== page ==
Meanwhile, separate eggs and place the yolks in a small mixing bowl. Beat with a wire whisk (small bubbles should appear). Gradually add the granulated (white) sugar and beat until sugar is more or less dissolved.

When the milk mixture has reached a boil, allow it to boil for 2-4 minutes; it should begin to expand or become frothy. Remove from heat. Pour about 1 cup of the milk mixture into the eggs, whisking in gradually to temper the eggs. Add in another cup of the milk mixture to the eggs, whisking continuously. Pour the resulting milk-egg mixture into the pot with the remaining milk and whisk in to incorporate fully.

Return the pot to heat. Whisking occasionally, bring to a slight boil; remove the pot immediately from the heat to prevent curdling. The custard should now be thick enough to coat a mixing spoon.

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Cool the mixture for about 15 minutes. Cover and refrigerate for 1-2 hours or until thoroughly chilled. Whisk periodically if possible. You can shortcut the chilling by placing in the freezer for about 30 minutes, but stir/whisk every 5 minutes to prevent a skin from forming and the custard from freezing to the metal.

Outfit your ice cream maker and pour in the custard. Follow instructions for your appliance. Crush 8-12 small cookies roughly to produce and uneven mixture of both crumbs and small pieces. About 5-10 minutes from completion of churning, add in the cookies directly to the mixture and continue churning until complete.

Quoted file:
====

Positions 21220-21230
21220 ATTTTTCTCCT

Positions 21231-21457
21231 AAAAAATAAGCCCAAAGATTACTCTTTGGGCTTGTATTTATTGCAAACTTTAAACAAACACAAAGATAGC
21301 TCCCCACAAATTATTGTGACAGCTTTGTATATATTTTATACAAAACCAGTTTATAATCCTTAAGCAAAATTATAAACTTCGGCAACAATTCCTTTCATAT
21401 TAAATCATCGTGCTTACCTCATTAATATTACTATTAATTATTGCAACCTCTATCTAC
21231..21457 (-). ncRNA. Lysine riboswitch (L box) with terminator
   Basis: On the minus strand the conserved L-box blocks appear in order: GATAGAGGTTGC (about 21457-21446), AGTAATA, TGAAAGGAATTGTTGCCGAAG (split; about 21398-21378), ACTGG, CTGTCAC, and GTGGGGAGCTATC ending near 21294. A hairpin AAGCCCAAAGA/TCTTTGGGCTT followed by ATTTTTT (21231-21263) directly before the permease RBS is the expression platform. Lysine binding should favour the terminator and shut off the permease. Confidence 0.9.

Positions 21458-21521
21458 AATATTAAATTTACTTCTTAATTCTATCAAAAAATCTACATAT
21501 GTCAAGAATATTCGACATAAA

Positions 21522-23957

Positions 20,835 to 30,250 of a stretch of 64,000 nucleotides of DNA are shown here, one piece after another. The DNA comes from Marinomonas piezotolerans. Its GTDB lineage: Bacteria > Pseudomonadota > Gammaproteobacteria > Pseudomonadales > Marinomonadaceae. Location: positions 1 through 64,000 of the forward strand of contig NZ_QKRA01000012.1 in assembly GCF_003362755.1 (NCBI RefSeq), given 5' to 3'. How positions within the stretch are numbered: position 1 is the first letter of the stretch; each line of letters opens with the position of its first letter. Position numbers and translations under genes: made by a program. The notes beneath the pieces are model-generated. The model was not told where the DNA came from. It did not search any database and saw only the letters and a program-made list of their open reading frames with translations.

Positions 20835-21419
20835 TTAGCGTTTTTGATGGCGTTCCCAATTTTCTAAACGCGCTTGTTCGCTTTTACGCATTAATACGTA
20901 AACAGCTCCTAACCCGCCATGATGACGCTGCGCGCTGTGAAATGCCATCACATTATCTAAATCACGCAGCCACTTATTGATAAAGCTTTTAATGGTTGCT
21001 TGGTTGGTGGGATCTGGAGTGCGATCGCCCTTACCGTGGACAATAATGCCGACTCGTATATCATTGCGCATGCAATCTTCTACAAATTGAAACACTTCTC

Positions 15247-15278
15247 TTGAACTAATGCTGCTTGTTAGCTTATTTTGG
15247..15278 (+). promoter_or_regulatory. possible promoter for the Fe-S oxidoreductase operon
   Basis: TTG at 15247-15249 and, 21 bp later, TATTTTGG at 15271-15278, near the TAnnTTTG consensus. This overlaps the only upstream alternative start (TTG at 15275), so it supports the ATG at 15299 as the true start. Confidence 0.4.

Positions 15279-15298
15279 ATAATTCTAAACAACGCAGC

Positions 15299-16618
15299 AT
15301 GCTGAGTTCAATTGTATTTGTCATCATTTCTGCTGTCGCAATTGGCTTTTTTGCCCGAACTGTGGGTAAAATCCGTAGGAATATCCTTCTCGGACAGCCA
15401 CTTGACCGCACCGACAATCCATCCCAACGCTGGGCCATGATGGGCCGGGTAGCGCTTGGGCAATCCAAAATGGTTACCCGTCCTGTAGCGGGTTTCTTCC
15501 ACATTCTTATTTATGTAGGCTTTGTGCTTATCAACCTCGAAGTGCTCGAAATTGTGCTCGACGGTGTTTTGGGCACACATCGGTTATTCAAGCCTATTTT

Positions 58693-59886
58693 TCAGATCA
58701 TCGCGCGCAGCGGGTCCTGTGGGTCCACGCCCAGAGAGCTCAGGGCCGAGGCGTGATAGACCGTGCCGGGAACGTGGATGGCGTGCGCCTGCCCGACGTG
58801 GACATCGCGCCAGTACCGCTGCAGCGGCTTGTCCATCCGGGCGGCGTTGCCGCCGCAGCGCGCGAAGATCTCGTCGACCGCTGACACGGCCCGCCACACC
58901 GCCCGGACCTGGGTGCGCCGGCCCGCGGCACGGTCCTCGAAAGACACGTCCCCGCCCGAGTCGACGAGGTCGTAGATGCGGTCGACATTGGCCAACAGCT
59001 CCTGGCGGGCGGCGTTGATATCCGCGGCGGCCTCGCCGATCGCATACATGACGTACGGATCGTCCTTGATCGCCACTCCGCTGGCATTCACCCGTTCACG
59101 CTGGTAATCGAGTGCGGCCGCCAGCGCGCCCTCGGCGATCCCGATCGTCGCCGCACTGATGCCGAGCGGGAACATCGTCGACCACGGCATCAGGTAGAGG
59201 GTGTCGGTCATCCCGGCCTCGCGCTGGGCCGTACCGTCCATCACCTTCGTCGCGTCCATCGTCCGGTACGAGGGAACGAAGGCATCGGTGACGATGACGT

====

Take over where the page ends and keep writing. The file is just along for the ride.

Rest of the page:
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Transfer to airtight containers and freeze.

Alternatively, omit the crushed cookies and make ice cream sandwiches by placing the freshly churned, soft ice cream immediately between two individual cookies. Wrap tightly and freeze.

*I used jarred dulce de leche (available at Trader Joe’s or in cans in your grocery’s Latin/International foods stores). I advise against using prepared caramel made for ice cream topping, as it is often made with quite a bit of unhealthy fillers, such as high-fructose corn syrup or preservatives and no butter or milk. Look for varieties with fewer ingredients, or make your own.

**I used Trader Joe’s caramel cashew cookies, which compliment the bourbon and caramel nicely, and they add a nice crunch. Vanilla wafers, crushed biscotti, chocolate chip, or even chocolate sandwich cookies could work as well. Use enough cookies to create about one cup of pieces/crumbs when crushed.